His barely-contained homoerotic interest in Designing Man (Daniel Morgan Shelley, left) threatens his lover, Plentiful Bliss (Tracey Jack), who happens to be his best friend's wife.  So Michael must die.

The book Savage Harvest, by anthropologist Carl Hoffman (2014), documents the murder theory with eyewitness testimonies from villagers.  But he minimizes the sexual-threat angle, suggesting that the Asmat killed Michael in retaliation for some murders of their people by Dutch traders a few years earlier.

See also: The Disappearance of Sean Flynn; He Walked Around the Horses.




Spring 1979: Why I'm Not a Novelist

When I was in high school, I thought of becoming a writer.  After all, my friend Darry and I wrote a heroic fantasy novel back in junior high, I was the editor of our literary magazine, and I published an article in the Rock Island Argus.  

What changed my mind: Well, several things, but mostly a class in Fiction Writing, my freshman year at Augustana.  We met once a week to analyze a "model" short story or novel, and then we criticized student writing (you had to submit three times).
  
Bernard Malamud, “Black is My Favorite Color."  “Charity Quietness sits in the toilet eating her two hard-boiled eggs.”  If you still have the stomach to continue after such a disgusting opening, it's about an old Jewish guy in love with a black girl, who won’t marry him because he’s Jewish.  And old.

Student Submission: "Temperature Inversion."  A man and a woman gripe because it's too hot to have sex.

Me: "Werewolf Planet."  Two anthropologists in the future discover that a “primitive” species actually has developed intergalactic travel.  Kind of interesting, right?

Wrong.  “Terrible!  Awful!  Don't demean yourself with that sci-fi trash!”

Rule #1: Modern Literature must be about the dull, boring lives of people living in New York.

Flannery O'Connor, “Good Country People."  A Southern woman is depressed because she lost a leg as a child, so she majors in philosophy.  A traveling Bible salesman convinces her to climb up to the hayloft for a romantic evening, but instead he steals her artificial leg. Disgusting!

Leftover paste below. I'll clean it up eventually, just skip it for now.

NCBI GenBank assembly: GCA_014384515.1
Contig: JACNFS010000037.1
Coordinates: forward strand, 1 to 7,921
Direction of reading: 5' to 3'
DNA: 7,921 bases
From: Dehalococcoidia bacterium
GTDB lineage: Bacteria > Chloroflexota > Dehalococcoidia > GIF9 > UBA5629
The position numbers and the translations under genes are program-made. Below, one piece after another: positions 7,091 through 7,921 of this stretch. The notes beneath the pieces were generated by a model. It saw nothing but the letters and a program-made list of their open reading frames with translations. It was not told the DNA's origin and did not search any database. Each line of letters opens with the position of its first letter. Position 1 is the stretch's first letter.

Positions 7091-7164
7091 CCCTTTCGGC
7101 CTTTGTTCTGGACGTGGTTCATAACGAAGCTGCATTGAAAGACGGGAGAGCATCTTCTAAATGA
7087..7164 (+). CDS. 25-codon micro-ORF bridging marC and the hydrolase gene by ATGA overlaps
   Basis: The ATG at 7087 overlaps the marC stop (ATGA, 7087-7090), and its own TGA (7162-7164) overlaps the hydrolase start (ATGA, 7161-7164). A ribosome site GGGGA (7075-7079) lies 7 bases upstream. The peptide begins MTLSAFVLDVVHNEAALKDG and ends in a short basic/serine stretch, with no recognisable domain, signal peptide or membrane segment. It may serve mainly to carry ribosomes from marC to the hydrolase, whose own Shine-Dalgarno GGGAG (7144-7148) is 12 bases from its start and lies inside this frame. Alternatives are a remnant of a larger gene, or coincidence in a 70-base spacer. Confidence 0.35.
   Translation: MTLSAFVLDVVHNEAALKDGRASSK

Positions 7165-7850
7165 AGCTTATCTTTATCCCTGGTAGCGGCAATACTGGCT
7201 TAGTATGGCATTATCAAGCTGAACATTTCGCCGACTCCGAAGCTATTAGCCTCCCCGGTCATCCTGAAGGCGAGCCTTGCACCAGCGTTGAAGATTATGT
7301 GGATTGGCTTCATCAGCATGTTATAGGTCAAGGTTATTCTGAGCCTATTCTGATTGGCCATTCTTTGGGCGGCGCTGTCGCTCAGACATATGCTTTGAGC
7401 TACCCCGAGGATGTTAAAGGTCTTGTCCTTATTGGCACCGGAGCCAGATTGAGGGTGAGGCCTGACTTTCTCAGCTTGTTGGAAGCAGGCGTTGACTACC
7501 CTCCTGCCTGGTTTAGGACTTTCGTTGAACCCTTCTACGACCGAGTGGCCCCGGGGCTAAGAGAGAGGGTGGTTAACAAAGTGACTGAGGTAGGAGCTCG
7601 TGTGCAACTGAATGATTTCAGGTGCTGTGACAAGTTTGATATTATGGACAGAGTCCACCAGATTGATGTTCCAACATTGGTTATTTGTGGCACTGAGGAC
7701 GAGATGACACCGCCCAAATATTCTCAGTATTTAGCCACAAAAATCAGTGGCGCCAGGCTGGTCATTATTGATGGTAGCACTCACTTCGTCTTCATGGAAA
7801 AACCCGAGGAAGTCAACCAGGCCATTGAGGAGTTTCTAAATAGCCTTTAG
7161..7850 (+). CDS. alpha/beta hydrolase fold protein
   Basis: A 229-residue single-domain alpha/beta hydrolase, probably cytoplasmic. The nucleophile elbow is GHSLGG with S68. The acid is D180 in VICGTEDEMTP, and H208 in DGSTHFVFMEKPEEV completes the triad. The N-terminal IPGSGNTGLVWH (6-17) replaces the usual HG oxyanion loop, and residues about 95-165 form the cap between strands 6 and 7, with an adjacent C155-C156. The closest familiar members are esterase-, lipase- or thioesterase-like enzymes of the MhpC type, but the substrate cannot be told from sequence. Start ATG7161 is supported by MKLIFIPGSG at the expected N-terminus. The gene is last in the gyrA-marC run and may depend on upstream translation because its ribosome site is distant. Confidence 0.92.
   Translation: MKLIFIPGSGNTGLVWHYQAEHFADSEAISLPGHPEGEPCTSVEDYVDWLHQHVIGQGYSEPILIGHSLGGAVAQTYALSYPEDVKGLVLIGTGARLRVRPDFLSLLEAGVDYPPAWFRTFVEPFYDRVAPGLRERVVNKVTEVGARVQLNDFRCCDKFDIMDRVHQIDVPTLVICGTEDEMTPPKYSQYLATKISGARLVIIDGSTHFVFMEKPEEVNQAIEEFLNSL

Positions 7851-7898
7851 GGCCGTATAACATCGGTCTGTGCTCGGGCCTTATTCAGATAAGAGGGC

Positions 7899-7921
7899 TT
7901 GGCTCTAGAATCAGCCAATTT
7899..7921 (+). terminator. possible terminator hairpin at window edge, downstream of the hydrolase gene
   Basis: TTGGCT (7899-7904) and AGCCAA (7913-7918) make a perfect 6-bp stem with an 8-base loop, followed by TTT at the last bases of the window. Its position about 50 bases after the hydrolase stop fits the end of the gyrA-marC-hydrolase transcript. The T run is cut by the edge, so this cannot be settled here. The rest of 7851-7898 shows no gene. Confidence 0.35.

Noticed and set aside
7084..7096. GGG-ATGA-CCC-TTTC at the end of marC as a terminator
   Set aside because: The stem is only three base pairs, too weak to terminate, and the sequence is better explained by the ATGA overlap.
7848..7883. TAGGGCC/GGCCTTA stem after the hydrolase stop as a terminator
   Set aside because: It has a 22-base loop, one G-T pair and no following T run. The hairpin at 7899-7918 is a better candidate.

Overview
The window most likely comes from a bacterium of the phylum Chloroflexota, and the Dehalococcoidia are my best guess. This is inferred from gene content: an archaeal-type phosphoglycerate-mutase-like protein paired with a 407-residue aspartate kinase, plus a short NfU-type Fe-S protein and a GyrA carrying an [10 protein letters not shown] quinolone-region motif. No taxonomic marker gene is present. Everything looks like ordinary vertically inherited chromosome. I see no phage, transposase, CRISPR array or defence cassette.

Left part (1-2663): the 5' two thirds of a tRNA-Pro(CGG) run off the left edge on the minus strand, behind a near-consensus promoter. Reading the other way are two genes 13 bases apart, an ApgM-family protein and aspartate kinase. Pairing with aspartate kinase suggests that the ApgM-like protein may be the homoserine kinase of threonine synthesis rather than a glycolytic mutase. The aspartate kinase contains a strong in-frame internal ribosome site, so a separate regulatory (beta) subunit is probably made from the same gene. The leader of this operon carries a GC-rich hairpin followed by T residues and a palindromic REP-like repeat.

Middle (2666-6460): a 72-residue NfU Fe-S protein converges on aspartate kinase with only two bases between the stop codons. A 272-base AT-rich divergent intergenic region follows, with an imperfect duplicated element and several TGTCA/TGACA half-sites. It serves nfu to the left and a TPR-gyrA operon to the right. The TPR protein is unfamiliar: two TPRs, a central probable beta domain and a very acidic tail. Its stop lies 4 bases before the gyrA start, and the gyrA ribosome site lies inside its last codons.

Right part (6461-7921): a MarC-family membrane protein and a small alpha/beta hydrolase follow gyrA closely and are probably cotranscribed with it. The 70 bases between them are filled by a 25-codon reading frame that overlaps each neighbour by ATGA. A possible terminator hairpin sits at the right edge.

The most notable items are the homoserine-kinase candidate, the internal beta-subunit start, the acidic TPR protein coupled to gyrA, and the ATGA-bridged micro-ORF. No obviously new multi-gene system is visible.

Student Submission: "Chicken T***s"  An adult woman has an affair with her uncle, who dumps her over fried chicken. (By the way, birds don't have t***s; "breast" is an old word for "chest").

Me: "The Island in the Sky." A boy befriends a grade-school bully, and they fall asleep reading comic books. Kind of touching, right?

Wrong!  "Terrible!  Awful! There's a happy ending!  Where's the misery?  Where's the tragedy?"  

Rule #2: Modern Literature must always be depressing, preferably with death at the end.

J.D. Salinger (left), "A Perfect Day for Bananafish."  A man kisses a five-year old girl  and then kills himself while his wife waits.  Disgusting!.

Student submission: "Hand Sandwiches." A guy's wife is cheating with his best friend, so he assaults the friend and cuts off his "hand."  

Me: "The Letter."  In the 1930s, a guy dies of polio, and his best friend keeps his last letter in his pocket at all times.  Forty years later, the friend is dying, and the ink on the letter is so faded that a nurse in the hospital thinks it's a blank piece of paper, and throws it away. .

It's about a dull, boring life, and it's depressing. A sure-fire hit, right?

Wrong!  "Terrible!  Awful!  Where's the emotion?  Where's the men longing for women?"

Rule #3: Modern Literature must always be about heterosexual desire or romance.

I went on to major in literature, get a M.A., and almost a Ph.D.  But, except for unavoidable required classes, I never read or write Modern Literature.